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The Club for Growth, a business-conservative advocacy group, is escalating a fight against Donald Trump that it’s been waging for some time with a big ad buy in Iowa, accusing the candidate of supporting liberal policies.

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In a 2008 paper, Michael Murakami argued that the Club for Growth, along with other organizations on the right and left, were emerging as a force for ideological purity among Republicans and Democrats and widening political polarization.

Murakami wrote that, for several decades, it had been very rare for a challenger to run against an incumbent member of Congress in a party primary, and even rarer for a challenger to win. The Republican and Democratic Parties each defended their own incumbents and raised money for their reelection, and politicians were able to boost their popularity by bringing pork back to their districts. Of 5,969 reelection contests since 1980, challengers ran and beat their party’s incumbent in only 61 primaries.

But Murakami suggested that a different dynamic was emerging. Political interest groups had been expanding for decades, and the internet had made it easier than ever before for activists at the ideological extremes to organize. Meanwhile, the parties had become more polarized as liberal Republicans and conservative Democrats disappeared. All this led to the increased appeal of what Murakami calls “party purity groups,” including liberal organizations Emily’s List and Move On as well as the Club for Growth.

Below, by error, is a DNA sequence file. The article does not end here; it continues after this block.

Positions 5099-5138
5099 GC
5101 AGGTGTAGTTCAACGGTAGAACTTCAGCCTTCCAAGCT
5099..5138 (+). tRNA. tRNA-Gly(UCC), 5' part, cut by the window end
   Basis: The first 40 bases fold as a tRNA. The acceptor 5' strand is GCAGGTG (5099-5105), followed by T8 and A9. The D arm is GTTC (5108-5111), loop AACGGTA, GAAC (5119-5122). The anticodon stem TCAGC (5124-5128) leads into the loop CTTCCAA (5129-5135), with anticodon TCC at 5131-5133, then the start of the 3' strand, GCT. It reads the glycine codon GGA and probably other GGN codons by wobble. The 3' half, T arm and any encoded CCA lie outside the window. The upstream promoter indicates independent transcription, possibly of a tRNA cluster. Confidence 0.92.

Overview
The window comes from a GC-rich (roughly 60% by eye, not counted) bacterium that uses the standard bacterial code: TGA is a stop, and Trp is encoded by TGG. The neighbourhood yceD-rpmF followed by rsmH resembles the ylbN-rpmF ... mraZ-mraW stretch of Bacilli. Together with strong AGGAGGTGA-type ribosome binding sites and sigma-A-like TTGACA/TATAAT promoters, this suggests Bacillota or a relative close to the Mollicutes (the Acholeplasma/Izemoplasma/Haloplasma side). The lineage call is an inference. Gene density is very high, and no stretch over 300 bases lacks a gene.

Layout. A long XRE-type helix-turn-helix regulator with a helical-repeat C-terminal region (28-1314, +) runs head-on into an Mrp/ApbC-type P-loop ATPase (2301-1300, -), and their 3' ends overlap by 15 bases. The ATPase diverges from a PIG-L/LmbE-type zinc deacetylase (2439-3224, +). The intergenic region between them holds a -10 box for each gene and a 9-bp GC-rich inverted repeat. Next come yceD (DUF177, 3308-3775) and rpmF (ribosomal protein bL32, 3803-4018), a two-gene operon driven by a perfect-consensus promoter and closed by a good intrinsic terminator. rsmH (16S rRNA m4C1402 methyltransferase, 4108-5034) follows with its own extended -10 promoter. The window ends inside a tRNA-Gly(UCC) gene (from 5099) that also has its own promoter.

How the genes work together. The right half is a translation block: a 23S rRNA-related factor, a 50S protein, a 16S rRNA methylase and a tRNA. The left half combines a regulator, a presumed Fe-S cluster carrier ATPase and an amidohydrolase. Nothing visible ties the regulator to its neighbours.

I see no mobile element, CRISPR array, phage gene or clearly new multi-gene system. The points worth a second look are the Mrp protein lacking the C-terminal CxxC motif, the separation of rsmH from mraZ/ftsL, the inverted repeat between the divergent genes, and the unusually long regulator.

One of the first battles for party purity was the Club for Growth’s unsuccessful 2004 bid to unseat Pennsylvania Senator Arlen Specter, who they saw as soft on tax cuts. The Republican Party committees stayed in Specter’s corner, fearing that a primary victory by a conservative would allow a Democrat to take the Senate seat. The party establishment won that fight, though only by a tiny margin and only after outspending the challenger by more than 4 to 1.

Similar races followed, with some victories for the party purity groups. In 2008, the Club for Growth helped conservative candidate Andy Harris defeat incumbent Maryland Rep. Wayne Gilcrest. Also in a 2008 Maryland House race, Donna Edwards defeated moderate Democratic incumbent Albert Wynn with the help of MoveOn, Emily’s list, the Sierra Club, and other liberal groups.

Murakami argued that the party purity groups helped to further polarize Republicans and Democrats.

In the years since he wrote, the phenomenon Murakami described has become more obvious. The Tea Party emerged in 2009 as a strong force driving conservative primary challenges to Republicans, leading to a number of defeats for party moderates, including House Majority leader Eric Cantor.

Interestingly, in the fight against Trump, the Club for Growth now finds itself on the same side as the Republican Party establishment as they try to fend off a candidate who lacks both mainstream party support and ideological purity.


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PS: Political Science and Politics , Vol. 41, No. 4 (Oct., 2008), pp. 918-923
American Political Science Association